As a DJ there's a lot that I've been passionate about. In my youth, I was passionate about music. I still remember saving up my allowance and buying my first 7" single, "The Cars - Shake It Up". A week or two later I followed that by buying "Steve Miller Band - Abracadabra". Soon after, I was buying full albums on tape and savoring every high hat, guitar riff, and vocal expression on them. These songs seemed to be able to influence my moods, and usually brighten them.
This passion surrounding music focused itself tighter as I became a lyricist, and I started concentrating on artist's lyrics as well as my own. In the summer of 1987 I bought my first set of turntables and my focus shifted to harmonic blending. It seems I was a natural with that so soon I was playing my first gig. After a while of playing house parties and clubs, I got into the wedding scene, and realized I had a whole new area to focus my passion on: Entertainment. As a DJ there's so much more to focus on Â€Â”event coordination, microphone skills, wit, and even lighting control. It all matters, right?
Recently I performed at an event in which the host gave me a large "Must play" list as well as a big "Do not play" list. When I received the list my body got a slight chill. The combination of these is usually not a good thing. It means a bride and groom want me to play all their favorite songs and disregard what the guests really want. The only way that this type of reception is successful is if the guests all have the same musical tastes of the wedding couple. Or, if the bride and/or groom is/are so charismatic that they drive everyone onto the floor to have fun even though they may not care for the music!
At some point in the night I was going to have to play "What Is Love" by Haddaway. It was on that "Must play" list, and they seemed to have a serious affection for it. Now, I don't particularly mind the song, but I've seen it clear more dance floors than Crash Test Dummies's "Mmm Mmm Mmm Mmm". Being passionate about my work, I like to maintain a packed dance floor and this song had the potential to ruin that. What was I to do?
I never did figure a way out of it, so in traditional creative format, I blended from some other songs that had the word "love" in them, and just let it fly. And the dance floor got even more packed! I could see the bride out there and she was just singing along at the top of her lungs. The guests were feeding off the energy as she held her arms high and kept this incredibly big smile across her face. She looked so happy that she could just burst. And that's when the words of the 80s band, Secret Weapon, came to my head-- "must be the music!"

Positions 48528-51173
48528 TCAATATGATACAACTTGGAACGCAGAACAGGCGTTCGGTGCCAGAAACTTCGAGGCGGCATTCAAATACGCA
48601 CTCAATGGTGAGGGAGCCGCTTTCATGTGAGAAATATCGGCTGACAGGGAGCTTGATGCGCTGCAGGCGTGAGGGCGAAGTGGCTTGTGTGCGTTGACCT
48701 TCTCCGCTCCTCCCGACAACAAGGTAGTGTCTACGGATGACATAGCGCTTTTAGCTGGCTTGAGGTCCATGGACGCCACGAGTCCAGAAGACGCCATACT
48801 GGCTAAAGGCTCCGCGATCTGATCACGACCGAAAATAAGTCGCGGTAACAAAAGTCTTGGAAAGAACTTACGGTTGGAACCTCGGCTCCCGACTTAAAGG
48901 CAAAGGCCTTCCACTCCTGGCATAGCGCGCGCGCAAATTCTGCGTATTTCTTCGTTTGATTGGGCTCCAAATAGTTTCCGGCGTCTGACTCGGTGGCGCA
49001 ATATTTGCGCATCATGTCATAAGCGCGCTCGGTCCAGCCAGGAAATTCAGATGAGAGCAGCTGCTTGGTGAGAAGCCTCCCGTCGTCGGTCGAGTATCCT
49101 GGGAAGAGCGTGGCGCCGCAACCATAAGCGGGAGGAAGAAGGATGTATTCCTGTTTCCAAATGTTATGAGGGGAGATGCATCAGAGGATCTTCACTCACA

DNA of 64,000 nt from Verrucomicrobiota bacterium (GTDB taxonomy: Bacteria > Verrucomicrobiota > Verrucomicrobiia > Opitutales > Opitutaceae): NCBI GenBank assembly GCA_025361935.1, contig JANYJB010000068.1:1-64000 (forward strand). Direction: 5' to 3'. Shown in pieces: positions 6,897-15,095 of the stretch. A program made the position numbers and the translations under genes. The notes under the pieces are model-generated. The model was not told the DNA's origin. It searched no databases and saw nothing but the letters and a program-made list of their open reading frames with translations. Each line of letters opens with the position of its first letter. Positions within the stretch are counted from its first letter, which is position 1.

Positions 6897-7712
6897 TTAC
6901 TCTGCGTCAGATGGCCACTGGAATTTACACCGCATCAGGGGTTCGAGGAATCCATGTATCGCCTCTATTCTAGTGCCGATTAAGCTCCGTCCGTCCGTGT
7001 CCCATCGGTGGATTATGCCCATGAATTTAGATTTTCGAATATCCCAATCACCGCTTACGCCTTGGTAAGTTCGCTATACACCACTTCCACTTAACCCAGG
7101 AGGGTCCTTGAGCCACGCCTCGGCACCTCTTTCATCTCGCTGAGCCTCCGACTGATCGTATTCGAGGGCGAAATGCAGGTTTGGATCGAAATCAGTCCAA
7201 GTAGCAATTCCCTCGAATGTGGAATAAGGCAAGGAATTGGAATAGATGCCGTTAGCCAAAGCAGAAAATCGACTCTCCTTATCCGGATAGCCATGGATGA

Strangely enough, the words, "the music" are not often well received. Try referring to a band as "the music" and see how well that goes over.
Performers cringe when they hear "oh, here comes the music" from the venue coordinators. A few years ago there was even a campaign where t-shirts were made in typical "Got Milk?" style that said simply, "Got Music?". Yeah, there was controversy about those shirts.
Being an DJ, I get the issue, trust me. To be the best you have to do so much more than play music. But when you get right down to the very essence of our existence, we stir emotions and energize people via the music we spin. We wield a powerful tool with our craft. We can cause romance and love to bloom. We can invoke sorrow by playing a dedication to a lost friend or family member. Heck, I can't even count the number of guests I made willingly cry when asked to play dedications to the September 11th tragedy.
We take all these songs that other artists have written and poured their hearts, souls, and lives into, and we weave them together to create an emotional ride. We prepare for a song by playing two right before it so that when we finally play the third it fits "just perfect", or we beatmatch and blend two songs together so skillfully that the guests on the dance floor don't even realize the song has changed for a minute or two. And we take a song like "What Is Love" and play it with a big smile and take a step back as we watch a bride and her guests have the time of their lives.
So sure, we do a lot of things. We emcee and coordinate events. We alert photographers and videographers when we're going to start a special event. We bring light shows that allow us to spotlight the first dance and then throw an array of lasers and LEDs across the dance floor when it's time for open dancing. We record toasts and play them back at opportune moments. But, we do these all while paying attention to everyone to determine what songs we're going to play when it is time to get everyone out onto the dance floor. And that, my friends, is one of the parts that keeps me in this field of entertainment. That's my passion. Dropping a song at just the right time and watching the reaction. Dropping a known old-school song and hearing, "Oh my! I haven't heard this song since 1990!" while they're tearing it up on the dance floor. Watching the guests sing along to a favorite tune, or sneaking a classic favorite on top of a new top-40 song and then hitting them with the chorus when they finally realized that they're dancing to a different song. Having older couples come up at the end of the night and thank me for playing a certain song that was one of their favorites, even when they didn't even request it. And of course, watching the bride singing at the top of her lungs to a song I wouldn't have attempted to put on if it hadn't been in that pesky "Must play" list.
Music is my passion, and something that has always made a difference in my life. DJing is another passion, which I was led to by my love of music. So yes, I'm still doing this after all these years. When people ask me why I haven't retired or tried something else, I simply reply, "Must be the music!"
Must be the music
It's turning me on (must be the music)
Must be the music
I can not go wrong
Must be the music